Post by criley » Fri Apr 13, 2012 10:57 am

Hi,
TV is definitely expensive, so perhaps a better goal is to get people to sign up for an associate membership which will allow Alcor to inform people who are already receptive, on the benefits of full membership. I think the associate membership is a good idea because it allows people to get their feet wet and Alcor knows they are already interested.

Using AdWords or other similar online advertising could help sign up associate (or full) members inexpensively. The steps I would see are:

1. Allow people to sign up for the associate memberships on line - complete. (http://www.alcor.org/BecomeMember/associate.html)

2. After setting up an AdWords account, use it to define "goals" (in this case having someone join). These are used to track the success rates for various search terms. Takes about 5 minutes.

3. Determine keywords that could indicate interest and then track to see which ones actually convert into signups, then concentrate on those keywords. So, someone searching for "life extension" or "cryonics" might convert into memberships at a high percentage while someone searching for "brain freezing" might not (since it might be a search for "brain freeze from ice cream"). Not difficult.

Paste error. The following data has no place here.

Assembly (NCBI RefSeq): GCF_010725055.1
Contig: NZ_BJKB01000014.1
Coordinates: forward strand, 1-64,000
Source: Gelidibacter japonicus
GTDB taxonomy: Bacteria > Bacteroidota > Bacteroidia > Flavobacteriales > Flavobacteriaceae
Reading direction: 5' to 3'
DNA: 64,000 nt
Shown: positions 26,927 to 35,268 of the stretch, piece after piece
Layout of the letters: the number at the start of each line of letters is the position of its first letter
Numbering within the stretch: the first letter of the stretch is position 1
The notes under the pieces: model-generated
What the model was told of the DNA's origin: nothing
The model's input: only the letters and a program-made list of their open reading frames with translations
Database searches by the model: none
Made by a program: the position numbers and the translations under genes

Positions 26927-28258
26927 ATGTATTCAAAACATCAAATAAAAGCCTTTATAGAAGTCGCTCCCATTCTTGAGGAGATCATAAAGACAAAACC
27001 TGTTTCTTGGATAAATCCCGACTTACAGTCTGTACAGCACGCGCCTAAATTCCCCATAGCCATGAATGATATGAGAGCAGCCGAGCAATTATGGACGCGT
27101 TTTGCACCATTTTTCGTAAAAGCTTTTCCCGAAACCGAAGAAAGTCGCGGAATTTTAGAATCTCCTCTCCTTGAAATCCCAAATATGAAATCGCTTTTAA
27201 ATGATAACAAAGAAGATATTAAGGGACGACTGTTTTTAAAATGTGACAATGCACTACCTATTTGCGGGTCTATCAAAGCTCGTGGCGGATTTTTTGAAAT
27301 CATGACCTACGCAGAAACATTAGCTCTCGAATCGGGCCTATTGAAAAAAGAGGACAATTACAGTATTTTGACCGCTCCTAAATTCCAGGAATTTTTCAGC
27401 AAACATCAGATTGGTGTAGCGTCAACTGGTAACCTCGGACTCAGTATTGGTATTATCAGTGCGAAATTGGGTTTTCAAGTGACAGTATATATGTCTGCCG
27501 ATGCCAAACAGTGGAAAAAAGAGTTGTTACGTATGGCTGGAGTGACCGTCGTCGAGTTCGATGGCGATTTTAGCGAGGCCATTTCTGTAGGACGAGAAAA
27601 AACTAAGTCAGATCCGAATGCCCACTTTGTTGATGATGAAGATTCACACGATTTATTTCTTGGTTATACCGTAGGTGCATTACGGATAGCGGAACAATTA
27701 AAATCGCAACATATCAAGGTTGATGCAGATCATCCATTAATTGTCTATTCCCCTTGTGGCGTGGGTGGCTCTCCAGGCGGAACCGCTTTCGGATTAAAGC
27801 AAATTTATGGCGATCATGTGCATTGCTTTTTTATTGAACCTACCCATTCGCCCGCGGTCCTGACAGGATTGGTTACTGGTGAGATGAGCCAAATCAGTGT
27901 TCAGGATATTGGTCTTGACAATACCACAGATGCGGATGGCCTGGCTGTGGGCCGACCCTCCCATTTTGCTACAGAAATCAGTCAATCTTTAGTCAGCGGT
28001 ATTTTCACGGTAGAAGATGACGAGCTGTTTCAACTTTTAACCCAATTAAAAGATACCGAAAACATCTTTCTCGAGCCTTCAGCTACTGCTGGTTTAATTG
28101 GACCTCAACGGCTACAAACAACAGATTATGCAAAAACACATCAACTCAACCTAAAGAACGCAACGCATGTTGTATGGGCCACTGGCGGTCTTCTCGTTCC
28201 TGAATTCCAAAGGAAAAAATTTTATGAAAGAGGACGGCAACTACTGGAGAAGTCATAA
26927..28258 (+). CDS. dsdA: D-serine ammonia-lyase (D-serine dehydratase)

4. If Alcor has a good sense of geographic receptiveness, then geo-targeting is also possible. By the way, I would also think that Florida may be a target (in addition to the ones mentioned) given the SA is located here.

5. If Alcor has a good sense on demographic information (e.g. education, income levels, gender or something) one can even target that to a certain extent.

The benefits are that the initial costs are zero, and you can set a daily/monthly budget so there are no unexpected expenses. You could say, spend $20/day max and change it day to day. Given the competition for some of the terms looks to be really low, you might pay $0.10 per click which means 200 clicks per day that are targeted for $20. Likewise, it is much easier to get someone to sign up for a $120/year membership than a full one to start, so targeting the associate membership might be the smart thing. Then people become educated and realize that having a chance to live longer is better than not having one at all.